The basic story-line as such is fine: it follows the usual aspirational, rags-to-riches switchback of challenges – parental, romantic, financial – that take the hero and heroine from dreams to achievement to disappointment and then back to final apotheosis, all punctuated by various spectacular dance sequences. There is nothing wrong with any of that – after all that is as much or more than many high-brow opera plots in the Western classical tradition can boast. Moreover that kind of plotting provides us with the excuse for a variety of exotic locations and a succession of opportunities for dazzling displays of different dance cultures and choreographic traditions from all over India. At its best in the second half this tried and tested formula really delivers, and it was a real feast to see performances of dance from Gujurat and Punjab that needed no story or commentary to accompany them. At intervals throughout the show there were also exquisite examples of Kathak classical dance especially by Pooja Pant, playing the heroine’s mother, indicating that in Bollywood less can also sometimes be more.
However, these core strengths were sadly undermined at so many points by a determination to explain and adapt the materials to a Western audience that would, I think, have been much more enthralled by the unaltered original. After the opening number, we had a wholly unnecessary demonstration of the identity of the key instruments in the Indian tradition. I think you can take it as read that an audience for a Bollywood musical already knows the attributes and sound qualities of the sitar and tabla. Likewise there was no need to burden the heroine, Shaily, with a complicated back-story based in Munich which serves simply to prolong an already extended first half. Shaily aims to revive the ancestral theatre left to her by her mother by returning it to success through shows based on Indian folk dance. She moves to Bombay in order to improve her own dance skills and there meets Raghav, who has had to compromise his own commitment to the folk dance tradition, through working on projects which fused West and East. With her encouragement and example he recovers the truth and authenticity of his choreography once more. They then tour India, and the show could wisely have ended there without an awkward return to Munich and the restoration of the theatre, the perennial Macguffin in the plot. Along the way there are long stretches of clunky dialogue which hold up the action and do nothing for the credibility of the characterisations. At intervals when the plot needs a hefty shove, Shaily’s deceased mother appears and encourages her to ‘follow your heart, where dreams become reality.’ It would have been so much better to have followed the traditional Bollywood formula, kept the dialogue short, in the original language and tied to the rhetorical conventions of the traditional points of the moral and imaginative compass – family, duty, rebellion, self-sacrifice, and melodramatic coincidence. That is authentic and the audience would have respected it. The other way bathos lies….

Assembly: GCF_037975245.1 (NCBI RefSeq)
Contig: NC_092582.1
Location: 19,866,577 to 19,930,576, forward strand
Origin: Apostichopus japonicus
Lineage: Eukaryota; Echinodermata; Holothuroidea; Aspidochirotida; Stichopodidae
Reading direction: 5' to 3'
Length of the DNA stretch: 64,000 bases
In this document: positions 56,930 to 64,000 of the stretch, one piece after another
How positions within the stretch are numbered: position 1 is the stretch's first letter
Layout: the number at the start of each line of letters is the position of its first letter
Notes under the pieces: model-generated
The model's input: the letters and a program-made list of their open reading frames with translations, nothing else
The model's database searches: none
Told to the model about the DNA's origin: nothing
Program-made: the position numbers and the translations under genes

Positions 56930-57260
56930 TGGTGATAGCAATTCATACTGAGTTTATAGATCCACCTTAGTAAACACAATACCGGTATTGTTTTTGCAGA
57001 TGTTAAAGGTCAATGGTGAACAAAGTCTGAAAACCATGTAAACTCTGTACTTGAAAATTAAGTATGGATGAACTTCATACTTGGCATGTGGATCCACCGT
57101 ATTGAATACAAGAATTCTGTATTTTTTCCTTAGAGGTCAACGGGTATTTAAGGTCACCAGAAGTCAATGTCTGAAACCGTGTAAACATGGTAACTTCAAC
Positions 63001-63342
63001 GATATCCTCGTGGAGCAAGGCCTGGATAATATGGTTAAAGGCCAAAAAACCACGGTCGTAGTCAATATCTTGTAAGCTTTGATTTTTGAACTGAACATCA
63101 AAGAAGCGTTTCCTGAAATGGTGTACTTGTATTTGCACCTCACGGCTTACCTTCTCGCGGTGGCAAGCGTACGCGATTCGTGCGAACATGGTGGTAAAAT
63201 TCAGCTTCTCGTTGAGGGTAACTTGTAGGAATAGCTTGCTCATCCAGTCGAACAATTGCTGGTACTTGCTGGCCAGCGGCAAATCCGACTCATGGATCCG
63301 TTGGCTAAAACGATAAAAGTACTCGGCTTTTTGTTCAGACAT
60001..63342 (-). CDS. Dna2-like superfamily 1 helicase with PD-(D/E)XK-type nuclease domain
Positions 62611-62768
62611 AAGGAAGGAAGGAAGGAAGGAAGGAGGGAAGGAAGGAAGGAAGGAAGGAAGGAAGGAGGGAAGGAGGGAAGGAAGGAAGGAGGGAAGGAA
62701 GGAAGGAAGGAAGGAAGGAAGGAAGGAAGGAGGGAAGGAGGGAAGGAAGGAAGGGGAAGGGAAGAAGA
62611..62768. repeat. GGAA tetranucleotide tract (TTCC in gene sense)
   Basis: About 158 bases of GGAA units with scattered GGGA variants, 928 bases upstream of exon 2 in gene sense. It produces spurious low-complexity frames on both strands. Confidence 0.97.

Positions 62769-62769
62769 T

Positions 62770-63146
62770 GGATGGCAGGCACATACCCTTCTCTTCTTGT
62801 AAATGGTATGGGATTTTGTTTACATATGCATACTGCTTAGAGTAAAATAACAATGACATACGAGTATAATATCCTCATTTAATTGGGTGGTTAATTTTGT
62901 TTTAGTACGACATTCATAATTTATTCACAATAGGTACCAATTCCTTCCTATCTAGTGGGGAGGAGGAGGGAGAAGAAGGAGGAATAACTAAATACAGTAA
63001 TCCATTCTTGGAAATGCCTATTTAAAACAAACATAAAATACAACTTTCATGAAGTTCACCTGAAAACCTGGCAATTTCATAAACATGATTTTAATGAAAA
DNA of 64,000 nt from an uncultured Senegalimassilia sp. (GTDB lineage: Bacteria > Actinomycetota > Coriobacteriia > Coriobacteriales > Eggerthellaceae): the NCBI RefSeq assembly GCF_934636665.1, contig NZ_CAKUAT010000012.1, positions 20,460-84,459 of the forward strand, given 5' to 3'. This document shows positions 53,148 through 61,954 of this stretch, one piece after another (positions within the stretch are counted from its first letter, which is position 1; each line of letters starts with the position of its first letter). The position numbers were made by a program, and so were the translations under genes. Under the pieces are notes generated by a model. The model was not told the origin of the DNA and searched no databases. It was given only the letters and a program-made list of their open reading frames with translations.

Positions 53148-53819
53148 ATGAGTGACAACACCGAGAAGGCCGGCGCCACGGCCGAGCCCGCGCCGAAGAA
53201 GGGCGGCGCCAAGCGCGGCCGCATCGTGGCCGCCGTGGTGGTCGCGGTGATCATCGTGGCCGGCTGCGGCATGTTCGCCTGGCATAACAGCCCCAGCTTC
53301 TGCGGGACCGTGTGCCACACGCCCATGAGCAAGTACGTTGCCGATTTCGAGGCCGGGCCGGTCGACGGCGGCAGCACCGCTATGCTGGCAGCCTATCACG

What of the performances? Again we can make a distinction between the virtues of sticking to the formula and the perils of pandering to a certain view of London expectations. In the more classical Indian dancing there was excellent solo discipline, and great precision in combination routines. In the different folk elements the company of up to 45 dancers showed great team-work and imagination, and gave us a genuine insight into the religious traditions and rituals of which the dances ultimately form a part. However, in the routines where the choreographer tried to fuse Hollywood with Bollywood the technique was uneasy and the result both unconvincing and frankly unhelpful within the framework of the evening. The four leading protagonists, and particularly the two young leads, are all major dance talents. It is a shame there was not more singing and less lip-synching, but both Ana Ilmi and Mohit Mathur took the opportunities given to them with real commitment and once liberated from the book found a freedom and rapport that was affecting, especially in the second half. Composers Salim and Sulaiman Merchant gave us a score that was equal to the colour and energy of the dance routines and Rajeev Goswami’s choreography made full use of the ample resources available to him. All these positives on the creative side only sharpen the regret that this reviewer and clearly many of the audience felt that we were not seeing more of the unmediated original. In transferring great artistic traditions across cultures it is best to take the risk and present them raw and full-on, and invite the audience to rise to the full extent of the challenge, rather than diluting the formula to meet the audience half-way. If we take this view with Shakespeare, and other Western authors where there are perceived difficulties in reception, we should extend the same trust to Bollywood in return. I hope that the next venture of this kind will reveal the courage to do so.